The day after word spread of the raids, 60 percent of the workers did not show up on the job. So Avaricious called a temp agency. They paid less than the regular employees received-top rate after 10 years was about $14 an hour-and of course, no benefits. Now the workers expect Avaricious to lay many of them off and use the temp agency permanently.

Avaricious thus saves money, but more importantly, is protected from ICE. They no longer are responsible for the “illegals” since they are not the employer of record. ICE would be faced with chasing ever more desperate and impoverished workers through shifting, shadowy scab temp agencies that make Avaricious look like a model employer.

So fear reigns over millions of workers and their families in the United States, making them less likely to stick their heads up and organize unions or file complaints with government agencies. Just this week a Guatemalan construction worker from Lynn fell off a roof and was killed-it turned out he was 17. The problem only gets worse-wages and benefits at the low end of the labor market are dropping and are a downward pressure on all wages. This is where we are headed.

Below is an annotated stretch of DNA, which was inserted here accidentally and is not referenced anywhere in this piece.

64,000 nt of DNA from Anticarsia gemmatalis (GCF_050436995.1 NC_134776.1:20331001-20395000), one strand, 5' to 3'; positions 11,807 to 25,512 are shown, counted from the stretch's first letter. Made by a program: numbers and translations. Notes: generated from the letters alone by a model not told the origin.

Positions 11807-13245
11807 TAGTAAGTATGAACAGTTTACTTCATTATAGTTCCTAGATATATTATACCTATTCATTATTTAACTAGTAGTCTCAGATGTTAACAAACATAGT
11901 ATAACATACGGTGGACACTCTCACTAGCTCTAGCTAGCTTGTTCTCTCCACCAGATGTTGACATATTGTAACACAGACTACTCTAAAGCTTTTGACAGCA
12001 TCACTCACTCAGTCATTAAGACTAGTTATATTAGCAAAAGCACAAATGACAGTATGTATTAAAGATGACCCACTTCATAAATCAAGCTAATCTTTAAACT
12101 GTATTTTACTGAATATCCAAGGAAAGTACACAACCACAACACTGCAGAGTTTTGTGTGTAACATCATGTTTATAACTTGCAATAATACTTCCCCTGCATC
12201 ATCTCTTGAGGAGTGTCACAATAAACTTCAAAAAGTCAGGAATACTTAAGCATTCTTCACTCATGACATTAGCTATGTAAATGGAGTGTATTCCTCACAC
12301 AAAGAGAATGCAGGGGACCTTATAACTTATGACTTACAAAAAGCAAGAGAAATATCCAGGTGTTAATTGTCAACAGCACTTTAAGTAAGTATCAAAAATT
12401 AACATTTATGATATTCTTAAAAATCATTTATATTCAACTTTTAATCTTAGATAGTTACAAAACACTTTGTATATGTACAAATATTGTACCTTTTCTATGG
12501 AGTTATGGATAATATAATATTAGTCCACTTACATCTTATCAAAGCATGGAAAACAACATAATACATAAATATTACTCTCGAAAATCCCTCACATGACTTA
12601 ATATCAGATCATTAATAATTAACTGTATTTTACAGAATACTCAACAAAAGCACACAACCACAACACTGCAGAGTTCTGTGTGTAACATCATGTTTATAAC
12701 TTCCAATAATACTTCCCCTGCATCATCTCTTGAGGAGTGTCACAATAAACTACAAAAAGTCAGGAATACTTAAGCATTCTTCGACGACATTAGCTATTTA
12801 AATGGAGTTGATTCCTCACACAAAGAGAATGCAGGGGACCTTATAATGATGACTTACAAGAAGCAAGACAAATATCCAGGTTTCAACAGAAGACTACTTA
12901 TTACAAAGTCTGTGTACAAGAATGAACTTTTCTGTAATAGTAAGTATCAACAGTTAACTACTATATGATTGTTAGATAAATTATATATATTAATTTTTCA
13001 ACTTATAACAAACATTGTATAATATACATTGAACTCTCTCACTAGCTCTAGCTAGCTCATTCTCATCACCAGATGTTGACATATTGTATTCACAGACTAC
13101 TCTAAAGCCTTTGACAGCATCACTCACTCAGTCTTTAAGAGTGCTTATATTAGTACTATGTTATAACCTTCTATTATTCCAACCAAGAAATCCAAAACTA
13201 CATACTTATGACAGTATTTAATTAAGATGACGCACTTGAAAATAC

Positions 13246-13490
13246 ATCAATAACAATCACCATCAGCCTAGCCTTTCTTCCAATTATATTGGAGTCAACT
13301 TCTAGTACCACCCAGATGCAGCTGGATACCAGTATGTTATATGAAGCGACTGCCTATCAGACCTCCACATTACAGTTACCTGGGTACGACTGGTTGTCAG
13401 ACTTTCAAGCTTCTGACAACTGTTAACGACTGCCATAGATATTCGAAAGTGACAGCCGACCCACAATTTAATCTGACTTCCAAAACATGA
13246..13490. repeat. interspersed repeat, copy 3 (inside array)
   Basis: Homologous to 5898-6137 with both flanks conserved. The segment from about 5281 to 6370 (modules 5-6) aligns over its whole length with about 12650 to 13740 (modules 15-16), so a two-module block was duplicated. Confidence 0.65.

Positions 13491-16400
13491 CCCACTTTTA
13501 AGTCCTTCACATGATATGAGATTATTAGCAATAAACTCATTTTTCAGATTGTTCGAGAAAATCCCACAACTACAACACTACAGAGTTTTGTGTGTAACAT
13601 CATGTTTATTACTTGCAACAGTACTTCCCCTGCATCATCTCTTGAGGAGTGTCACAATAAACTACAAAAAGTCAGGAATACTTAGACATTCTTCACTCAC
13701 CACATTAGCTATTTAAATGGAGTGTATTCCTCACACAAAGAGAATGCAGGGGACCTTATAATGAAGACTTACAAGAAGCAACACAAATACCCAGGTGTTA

Will this stop undocumented workers like Lynn’s Guatemalans from coming? No. We really need to correct our willful ignorance of our own history if we are going to figure out what to do about immigration.

In 1950, Guatemalans elected the mildly reformist President Jacobo Arbenz. Arbenz wanted to give plantation workers rights to the land under their company houses. This would mean the workers could organize unions without being thrown out of their homes. This angered the Boston-based United Fruit Co., which had enjoyed the unrestricted right to exploit Guatemalan workers at their whim. So in 1954, United Fruit and the CIA organized an invasion from Honduras and expelled Arbenz to Mexico, replacing him with pro-corporate military leaders.

Many Guatemalans reasonably concluded that the United States would kill them if they challenged the domination of the corporations and headed to the mountains. A 30-year civil war cost 300,000 lives. The U.S. State Department reported to then-President Ronald Reagan that U.S.-funded and -trained government soldiers committed atrocities like throwing babies down wells, in the course of defending “democracy.” More than 400,000 people fled the country, largely to the United States.